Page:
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Law 311 - Responses to Massive Violations of Human Rights
(Half Unit in 1st term)
Prof. David Sugarman
This course provides an introduction to, and overview of, a vital and topical area of international human rights law, and the relationship between law and politics. It assesses the legal, practical, political and moral issues involved in using national courts to pursue accountability for massive human rights violations by states, transnational corporations and individuals. The development and efficacy of truth commissions as an alternative to criminal prosecutions and civil litigation, and as a means of facilitating a transition to democracy and the achievement of justice and reconciliation, is also examined. The course considers the legal, practical, political and moral issues to which using national courts and/or truth commissions give rise.
The course critically analyses the genesis and conduct of the attempt to render the Chilean dictator, Augusto Pinochet, legally accountable for crimes of state and the key elements of the "Pinochet precedent". The implications of the "Pinochet precedent" for bringing massive human rights violators to justice in many parts of the world e.g., Africa, Latin America, Europe, the Middle East and the United States (including the efforts to interrogate and prosecute the former US Secretary of State, Henry Kissinger) is also examined. In investigating these topics, the course illuminates:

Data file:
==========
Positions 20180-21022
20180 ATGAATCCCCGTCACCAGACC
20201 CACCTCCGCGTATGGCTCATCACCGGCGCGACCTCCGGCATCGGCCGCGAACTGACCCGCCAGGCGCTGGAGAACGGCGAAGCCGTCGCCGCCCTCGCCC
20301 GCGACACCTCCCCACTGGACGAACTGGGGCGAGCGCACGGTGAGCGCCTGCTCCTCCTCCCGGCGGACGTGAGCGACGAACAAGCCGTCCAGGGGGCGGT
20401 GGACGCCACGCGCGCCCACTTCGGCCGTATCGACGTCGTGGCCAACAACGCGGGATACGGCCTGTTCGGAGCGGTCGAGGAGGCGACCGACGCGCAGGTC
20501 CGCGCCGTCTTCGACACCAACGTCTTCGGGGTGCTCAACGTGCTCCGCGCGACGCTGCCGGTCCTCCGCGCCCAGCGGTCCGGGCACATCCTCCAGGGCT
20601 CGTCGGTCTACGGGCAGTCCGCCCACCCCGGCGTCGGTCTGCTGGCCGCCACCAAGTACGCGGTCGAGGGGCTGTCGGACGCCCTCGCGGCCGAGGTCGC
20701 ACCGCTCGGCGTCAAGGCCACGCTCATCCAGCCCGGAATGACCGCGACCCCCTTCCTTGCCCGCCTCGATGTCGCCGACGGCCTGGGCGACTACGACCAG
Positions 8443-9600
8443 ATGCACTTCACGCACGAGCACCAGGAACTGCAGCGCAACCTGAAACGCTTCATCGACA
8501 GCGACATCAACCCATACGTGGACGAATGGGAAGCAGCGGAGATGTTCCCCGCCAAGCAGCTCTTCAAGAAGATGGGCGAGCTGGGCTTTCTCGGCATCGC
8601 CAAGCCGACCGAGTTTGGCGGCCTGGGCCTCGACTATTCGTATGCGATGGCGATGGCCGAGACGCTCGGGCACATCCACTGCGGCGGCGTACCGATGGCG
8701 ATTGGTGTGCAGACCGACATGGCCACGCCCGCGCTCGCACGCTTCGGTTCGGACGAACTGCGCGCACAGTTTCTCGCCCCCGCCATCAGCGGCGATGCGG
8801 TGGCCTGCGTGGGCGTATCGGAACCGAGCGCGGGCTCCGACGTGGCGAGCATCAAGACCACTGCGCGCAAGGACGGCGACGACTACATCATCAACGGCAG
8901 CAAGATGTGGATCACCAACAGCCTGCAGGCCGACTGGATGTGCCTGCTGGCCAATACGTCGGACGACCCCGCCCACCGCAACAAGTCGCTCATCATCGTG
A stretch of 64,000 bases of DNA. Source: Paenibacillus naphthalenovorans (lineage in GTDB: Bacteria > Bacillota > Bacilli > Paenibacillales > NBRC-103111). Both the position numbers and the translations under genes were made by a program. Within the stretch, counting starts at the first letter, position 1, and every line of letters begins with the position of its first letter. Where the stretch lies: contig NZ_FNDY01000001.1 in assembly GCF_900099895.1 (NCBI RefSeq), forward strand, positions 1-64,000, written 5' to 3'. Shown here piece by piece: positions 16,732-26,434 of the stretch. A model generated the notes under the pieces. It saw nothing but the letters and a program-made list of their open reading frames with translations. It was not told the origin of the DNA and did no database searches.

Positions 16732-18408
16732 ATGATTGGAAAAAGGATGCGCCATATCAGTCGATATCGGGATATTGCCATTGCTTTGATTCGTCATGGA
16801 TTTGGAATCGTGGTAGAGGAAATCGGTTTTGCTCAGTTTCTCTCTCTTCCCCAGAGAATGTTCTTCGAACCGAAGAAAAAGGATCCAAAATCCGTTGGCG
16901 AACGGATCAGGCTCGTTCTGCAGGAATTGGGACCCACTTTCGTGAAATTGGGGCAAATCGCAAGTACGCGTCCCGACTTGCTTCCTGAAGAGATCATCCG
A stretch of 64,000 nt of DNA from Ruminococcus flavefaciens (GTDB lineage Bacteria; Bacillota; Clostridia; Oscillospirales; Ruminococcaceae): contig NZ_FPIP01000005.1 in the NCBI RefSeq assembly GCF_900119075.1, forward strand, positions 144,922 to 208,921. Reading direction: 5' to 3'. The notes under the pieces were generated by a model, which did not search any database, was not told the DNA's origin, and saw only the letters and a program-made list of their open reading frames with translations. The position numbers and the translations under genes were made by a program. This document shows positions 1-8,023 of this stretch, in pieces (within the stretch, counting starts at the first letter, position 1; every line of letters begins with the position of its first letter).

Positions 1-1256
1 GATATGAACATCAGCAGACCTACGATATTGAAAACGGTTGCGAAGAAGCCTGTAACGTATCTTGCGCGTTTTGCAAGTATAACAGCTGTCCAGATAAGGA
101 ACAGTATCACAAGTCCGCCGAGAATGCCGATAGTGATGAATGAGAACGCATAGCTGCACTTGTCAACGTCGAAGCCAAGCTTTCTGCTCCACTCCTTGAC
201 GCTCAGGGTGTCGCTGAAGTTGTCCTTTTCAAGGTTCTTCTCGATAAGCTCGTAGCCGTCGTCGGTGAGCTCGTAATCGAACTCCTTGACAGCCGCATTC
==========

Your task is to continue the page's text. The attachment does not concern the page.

Course work only: one essay of 2,000 words; and one essay of 2,000 words.
The first piece of course work will be weighted at 50%; the second piece
of course work will be weighted at 50%. There should be no substantial
overlap between the subject-matter of the two course essays.
Robertson, Geoffrey. Crimes against Humanity: The Struggle for Global Justice. London: Allen Lane, 2002 (revised paperback edition).
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